Hydrilla slowing freshwater flow in bayou
November 10, 2006
What’s green, spreads like kudzu, can
grow a foot per day and visits havoc on
the local environment?
Martian teenagers is not the answer.
If you said “hydrilla” you’d be correct.
And it is a key reason why Lafourche
Parish is having problems delivering water
to its residents free of tainting from Gulf of
Mexico sea salt.
Every day this week, two waterborne
threshers - officially called submerged
aquatic vegetation harvesters - have
wheeled up and down Bayou Lafourche
north of Thibodaux, gathering stalks of the
non-native seaweed-type plant.
Hydrilla, also known as aquarium grass,
has over-run the upper reaches of the
bayou. The vegetation soaks up fresh
water like a sponge, leaving less of it to
“It was like the perfect storm this summer.
This stuff has re-established itself in the
northern reaches of the bayou in the last
six or eight months,” said Archie Chaisson, executive director of the Bayou Lafourche Fresh Water District. “In the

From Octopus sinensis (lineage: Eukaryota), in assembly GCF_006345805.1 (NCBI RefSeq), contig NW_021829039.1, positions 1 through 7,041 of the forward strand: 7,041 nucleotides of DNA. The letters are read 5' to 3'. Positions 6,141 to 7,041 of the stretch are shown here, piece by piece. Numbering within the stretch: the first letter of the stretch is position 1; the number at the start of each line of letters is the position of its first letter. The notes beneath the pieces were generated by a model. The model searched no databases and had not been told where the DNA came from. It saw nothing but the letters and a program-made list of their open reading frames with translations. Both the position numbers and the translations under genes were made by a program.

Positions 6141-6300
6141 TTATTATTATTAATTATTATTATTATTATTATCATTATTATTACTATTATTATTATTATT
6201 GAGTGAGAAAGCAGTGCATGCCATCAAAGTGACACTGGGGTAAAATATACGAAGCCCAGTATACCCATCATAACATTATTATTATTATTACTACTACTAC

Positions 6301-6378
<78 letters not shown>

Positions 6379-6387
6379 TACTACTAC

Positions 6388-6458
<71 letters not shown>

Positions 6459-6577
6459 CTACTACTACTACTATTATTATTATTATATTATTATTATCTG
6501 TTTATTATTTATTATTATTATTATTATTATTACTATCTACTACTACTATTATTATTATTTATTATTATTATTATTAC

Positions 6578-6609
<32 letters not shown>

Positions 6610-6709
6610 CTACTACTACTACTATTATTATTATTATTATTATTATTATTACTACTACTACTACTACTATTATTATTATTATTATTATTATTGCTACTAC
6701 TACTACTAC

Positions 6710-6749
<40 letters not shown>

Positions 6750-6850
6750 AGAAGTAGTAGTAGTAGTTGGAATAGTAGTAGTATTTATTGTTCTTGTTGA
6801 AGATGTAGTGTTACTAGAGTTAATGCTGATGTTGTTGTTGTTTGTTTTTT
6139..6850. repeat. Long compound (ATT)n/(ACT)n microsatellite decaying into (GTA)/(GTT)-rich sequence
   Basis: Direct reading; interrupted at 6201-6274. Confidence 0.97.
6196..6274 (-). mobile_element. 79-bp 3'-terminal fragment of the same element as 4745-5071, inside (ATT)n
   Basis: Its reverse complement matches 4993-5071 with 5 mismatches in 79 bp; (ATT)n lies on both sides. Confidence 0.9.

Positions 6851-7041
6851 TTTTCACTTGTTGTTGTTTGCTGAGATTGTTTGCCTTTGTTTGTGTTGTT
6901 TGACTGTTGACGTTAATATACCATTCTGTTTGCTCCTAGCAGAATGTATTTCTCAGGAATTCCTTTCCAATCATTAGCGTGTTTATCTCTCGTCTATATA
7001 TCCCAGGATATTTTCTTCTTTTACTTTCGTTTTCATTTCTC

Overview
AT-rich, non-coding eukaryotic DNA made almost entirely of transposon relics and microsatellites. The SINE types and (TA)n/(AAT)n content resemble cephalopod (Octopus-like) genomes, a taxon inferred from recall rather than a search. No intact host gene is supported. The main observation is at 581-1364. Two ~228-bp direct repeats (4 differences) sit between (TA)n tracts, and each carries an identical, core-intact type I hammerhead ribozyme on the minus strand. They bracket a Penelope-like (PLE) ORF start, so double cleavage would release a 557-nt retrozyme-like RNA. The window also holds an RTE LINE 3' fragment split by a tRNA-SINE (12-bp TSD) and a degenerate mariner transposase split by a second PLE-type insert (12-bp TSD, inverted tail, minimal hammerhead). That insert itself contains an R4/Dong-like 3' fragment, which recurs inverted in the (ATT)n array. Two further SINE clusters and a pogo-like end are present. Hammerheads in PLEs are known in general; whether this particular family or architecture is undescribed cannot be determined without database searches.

beginning of the summer this stuff just started taking off. There was a lack of rainfall, and the bayou’s flow was not
heavy. This stuff acts as a filter for the water; it clarifies it to an extent. There’s been plenty of sun and clear water
and this stuff can grow up to a foot a day, it is that intense.”
Chaisson said he could use a few more cutters.
“We could use two or three at least,” he said.
But experts on Louisiana’s continued battle against intrusive salt water say it will take even more than unlikely
victory over the hydrilla.
Saving Bayou Lafourche - whether through a freshwater diversion project currently in progress or construction of
a new floodgate that will keep out the salt water – is in everybody’s best interests.
That’s according to to Kerry St. Pé, executive director Barataria-Terrebonne National Estuary Program.
“Bayou Lafourche is important to all of us, and it is important to oil and gas exploration in the North Central Gulf of
Mexico,” he said.
John DeSantis can be reached at 448-7614 or by e-mail at firstname.lastname@example.org.
Category: Estuary Invasives